Turkey updates

Arbitration & ADR

Contributed by Kolcuoğlu Demirkan Koçaklı Attorneys at Law
Application of competence-competence principle
  • Turkey
  • 13 September 2018

The United Nations Commission on International Trade Law Model Law adopts the principles of competence-competence and the separability of arbitration agreements. Under these principles, an arbitral tribunal may rule on its own jurisdiction, including any objection with respect to the existence and validity of an arbitration agreement. In 2001 the International Arbitration Law introduced these principles to Turkish legislation.

Jurisdictional objections based on arbitration agreements – an overview
  • Turkey
  • 19 July 2018

Under the International Arbitration Law, if a party initiates court proceedings to resolve a dispute which falls within the scope of an arbitration agreement, the counterparty can object to the court's jurisdiction based on said agreement. The submission of objections and the resolution of disputes concerning the validity of an arbitration agreement are subject to the Civil Procedure Law. If a court accepts such an objection, it will dismiss the lawsuit on procedural grounds.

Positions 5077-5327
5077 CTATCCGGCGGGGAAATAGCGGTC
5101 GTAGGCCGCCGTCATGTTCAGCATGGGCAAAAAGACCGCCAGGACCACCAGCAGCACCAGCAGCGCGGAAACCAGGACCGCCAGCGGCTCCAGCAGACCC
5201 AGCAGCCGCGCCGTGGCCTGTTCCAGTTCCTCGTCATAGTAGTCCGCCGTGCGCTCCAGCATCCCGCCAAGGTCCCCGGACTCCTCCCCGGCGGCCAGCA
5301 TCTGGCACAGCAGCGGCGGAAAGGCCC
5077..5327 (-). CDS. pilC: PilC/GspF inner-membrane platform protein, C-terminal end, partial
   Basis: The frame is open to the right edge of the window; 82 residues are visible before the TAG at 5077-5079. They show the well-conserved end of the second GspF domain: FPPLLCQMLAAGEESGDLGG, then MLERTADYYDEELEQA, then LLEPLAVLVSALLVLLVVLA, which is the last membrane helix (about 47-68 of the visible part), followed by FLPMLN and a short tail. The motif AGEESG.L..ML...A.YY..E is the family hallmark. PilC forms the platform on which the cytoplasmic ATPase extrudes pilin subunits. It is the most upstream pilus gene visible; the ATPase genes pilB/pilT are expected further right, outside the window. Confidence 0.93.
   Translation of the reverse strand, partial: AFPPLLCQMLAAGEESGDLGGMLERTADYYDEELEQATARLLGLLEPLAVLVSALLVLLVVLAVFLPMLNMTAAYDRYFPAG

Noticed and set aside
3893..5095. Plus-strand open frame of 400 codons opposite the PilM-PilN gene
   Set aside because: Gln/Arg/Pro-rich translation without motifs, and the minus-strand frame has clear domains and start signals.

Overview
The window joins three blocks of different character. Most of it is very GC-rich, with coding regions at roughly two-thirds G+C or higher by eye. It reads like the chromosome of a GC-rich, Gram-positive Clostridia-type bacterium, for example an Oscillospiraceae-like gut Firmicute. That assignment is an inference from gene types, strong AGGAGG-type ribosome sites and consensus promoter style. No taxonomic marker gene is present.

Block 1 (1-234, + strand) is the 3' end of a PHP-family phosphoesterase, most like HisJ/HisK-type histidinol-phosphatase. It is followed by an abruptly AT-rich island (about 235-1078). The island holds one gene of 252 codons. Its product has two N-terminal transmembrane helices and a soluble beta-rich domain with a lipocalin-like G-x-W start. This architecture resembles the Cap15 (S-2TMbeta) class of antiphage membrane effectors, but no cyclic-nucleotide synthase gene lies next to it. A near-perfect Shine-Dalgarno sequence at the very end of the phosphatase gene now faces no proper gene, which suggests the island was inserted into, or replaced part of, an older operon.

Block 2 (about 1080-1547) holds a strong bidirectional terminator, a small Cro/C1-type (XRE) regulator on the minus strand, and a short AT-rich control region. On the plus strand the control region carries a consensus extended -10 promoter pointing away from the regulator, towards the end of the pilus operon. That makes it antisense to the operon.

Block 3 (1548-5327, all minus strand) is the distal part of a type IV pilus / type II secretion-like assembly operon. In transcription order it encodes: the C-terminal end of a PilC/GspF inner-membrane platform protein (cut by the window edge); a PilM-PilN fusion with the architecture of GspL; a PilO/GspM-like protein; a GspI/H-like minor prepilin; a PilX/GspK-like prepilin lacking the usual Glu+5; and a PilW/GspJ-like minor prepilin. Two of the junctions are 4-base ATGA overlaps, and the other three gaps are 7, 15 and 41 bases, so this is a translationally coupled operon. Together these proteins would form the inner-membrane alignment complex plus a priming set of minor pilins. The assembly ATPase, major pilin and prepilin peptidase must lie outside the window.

Istanbul Arbitration Centre goes from strength to strength
  • Turkey
  • 19 April 2018

The Istanbul Arbitration Centre (ISTAC) has provided dispute resolution services to Turkish and foreign entities through arbitration and other alternative dispute resolution processes since the introduction of the ISTAC Arbitration and Mediation Rules in 2015. The Global Arbitration Review has listed ISTAC among the institutions worth a closer look, and this recognition has strengthened its aspiration to become a regional hub for dispute resolution for companies and individuals from Europe, Asia and the Middle East.

Possibility of obtaining preliminary attachment before filing or during enforcement lawsuit
  • Turkey
  • 15 February 2018

In 2015 the 15th Chamber of the Court of Appeals held that courts cannot grant a preliminary attachment on the ground of a foreign court judgment, unless this judgment had been enforced in Turkey. The court's reasoning was that foreign court judgments and foreign arbitral awards can be executed in Turkey only if and when they are enforced in Turkey. However, a dissenting opinion in this decision stated that courts can grant a preliminary injunction before an enforcement decision has been finalised.

Does an arbitrator's nationality constitute a restriction on appointment?
  • Turkey